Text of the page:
My family (which consisted of my mom and two sisters) and I lived around the corner from my aunt and her two daughters. Every so often, we would go and visit them. Now let me preface this story to say that (with the exception of myself and my sisters) we have some big ladies in my family. My Aunt (who has lost some weight since then) was a big lady, my mother - a big lady and one of my Aunt's daughter's was (and still is) a "thickums" as well.

So, I had to have been maybe 10 or 11 years old and just sitting around with my sisters while my mom and Aunt talked. I needed to use the bathroom and so I ran upstairs to do so. Now my aunt's apartment was set up the same way that my family's apartment was set up. The bathroom was straight ahead up the stairs. To the right of the bathroom was a utility closet and to the right of that was two bedrooms. Upon going up the stairs, I saw that one of the bedroom doors - the one closest to the bathroom - was open. Curiosity struck, and I went against my better judgement of putting my mental blinders on and glanced in the direction of the room. Inside the dark room, sprawled out on the bed, was a really fat woman who appeared to have horns. I assumed it was my fat (and mean) cousin L and kept it moving. Whilst sitting on the toilet I started thinking to myself. That couldn't have possibly been L. She's not that big. I mean . . . she's big . . . but that lady seemed to take up the whole bed! Besides, that lady's hair looked funny and L has braids right now. But it couldn't of had been Aunt C because she's downstairs talking with mom. I decided to get one good, long look at the person in the room before going back downstairs. Just to be sure. So on my way out, I stopped and turned to my left. This time, I was not glancing. I was looking - taking it all in. But no matter how hard I looked, I could not see the woman's face clearly. It was clear that it was a person. There was no doubt about that. Her legs were like two large trunks shooting out from beneath a large stomach and huge, breasts that rolled down on either side of her body. Her dark face remained shadowy, but even darker were the small horns shooting out from either side of her head. I immediately took a step back and ran down the stairs. For some odd reason, I couldn't digest the image that I'd just seen. I attempted to justify it. Aunt C's in the kitchen right now. Maybe at some point, she decided to go upstairs and take a quick 5 minute nap. Maybe it was a bunch of blankets, piled up together and it looked like a person. The room was dark. Maybe my cousin L is pregnant and decided to take a nap in her mother's room. That's it. I told myself I would go with that one. Later on, my twin sister asked to go to the bathroom. This was a perfect opportunity. As she went up the stairs, I waited for the scream. Nothing. When she walked back down, 5 minutes later, I looked at her face intently, checking to see if she looked scared or shocked. Nothing. The afternoon went on and I heard my mom ask my aunt, "Where are your kids?"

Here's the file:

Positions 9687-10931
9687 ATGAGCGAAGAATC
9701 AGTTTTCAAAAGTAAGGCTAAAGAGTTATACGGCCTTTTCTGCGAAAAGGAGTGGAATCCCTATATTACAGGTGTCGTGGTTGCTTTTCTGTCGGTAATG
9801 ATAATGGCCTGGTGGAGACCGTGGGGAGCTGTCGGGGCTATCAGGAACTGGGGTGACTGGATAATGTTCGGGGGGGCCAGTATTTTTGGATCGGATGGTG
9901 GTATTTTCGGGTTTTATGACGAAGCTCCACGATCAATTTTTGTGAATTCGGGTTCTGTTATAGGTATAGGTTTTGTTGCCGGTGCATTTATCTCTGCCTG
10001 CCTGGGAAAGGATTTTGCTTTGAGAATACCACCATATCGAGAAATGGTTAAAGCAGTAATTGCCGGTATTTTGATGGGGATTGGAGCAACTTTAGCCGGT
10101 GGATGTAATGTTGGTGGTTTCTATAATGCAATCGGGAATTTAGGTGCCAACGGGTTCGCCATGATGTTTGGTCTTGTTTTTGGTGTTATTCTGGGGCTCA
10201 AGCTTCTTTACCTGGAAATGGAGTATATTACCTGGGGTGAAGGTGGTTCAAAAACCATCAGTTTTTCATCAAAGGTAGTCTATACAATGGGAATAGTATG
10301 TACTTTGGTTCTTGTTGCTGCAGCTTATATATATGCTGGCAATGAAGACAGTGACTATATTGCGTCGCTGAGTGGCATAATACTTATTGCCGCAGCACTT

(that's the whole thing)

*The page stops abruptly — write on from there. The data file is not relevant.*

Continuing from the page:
My Aunt - "They're out. Q is with her friends and I don't know where L went. Husband's at work, so it's just me today." At that point, I gave up. I didn't know what it was that I saw, but I figured that it must have been a figment of my crazy imagination. When it was time to go, we all hopped into my mom's mini-van and headed home. Everyone was unusually quiet. I was going to mention the fat lady, but then changed my mind and just stared out the window. Then suddenly my twin sister said, "So who was that really fat lady with horns laying on Aunt C's bed?"

Story #3 - The Dark Hand
I'll keep this story quick, because I didn't mean to write so much up to this point anyway. But this story, for me, is the most disturbing of them all. Maybe because no one was around to experience it except me. Maybe also, because it was an encounter with some otherworldly thing actually touching me. Either way, it was after my bedtime and I was maybe about eleven or twelve years old. I wanted to go downstairs to get some water but was deathly afraid. I creaked down the loud stairway, maybe spending two minutes on each stair working up my nerve. Finally I reached the 5th step - 6 more stairs to go. I could see the living room now. I looked around the room, probably longer than I should have. The room was dark, and I kept looking at the mirror on the wall in the living room - the only thing that reflected any light. My fear was building and I could feel my heart beating. I didn't want to move another step down the stairs because this would mean that I was farther away from everyone else. I willed my foot to take another step but it wasn't happening so I stood creaking back and forth on the same stair. I continued to look out on the scary room that I wanted so desperately to enter. I took a deep shivery breath and wished the room was brighter so that I could really see what I was getting myself into. Suddenly, I felt a hand on my shoulder. For a split second, I thought it could have been a family member until I looked down and saw a black hand, blacker than anything I'd ever seen. It gave a light, but firm squeeze and then disappeared into thin air. I almost killed myself trying to get up those stairs. It took years for me to ever go anywhere alone.

And those are a few horror stories that in my book, prove that there is more going on in life than the Republican Debates, the NBA lockout and Kim Kardashian.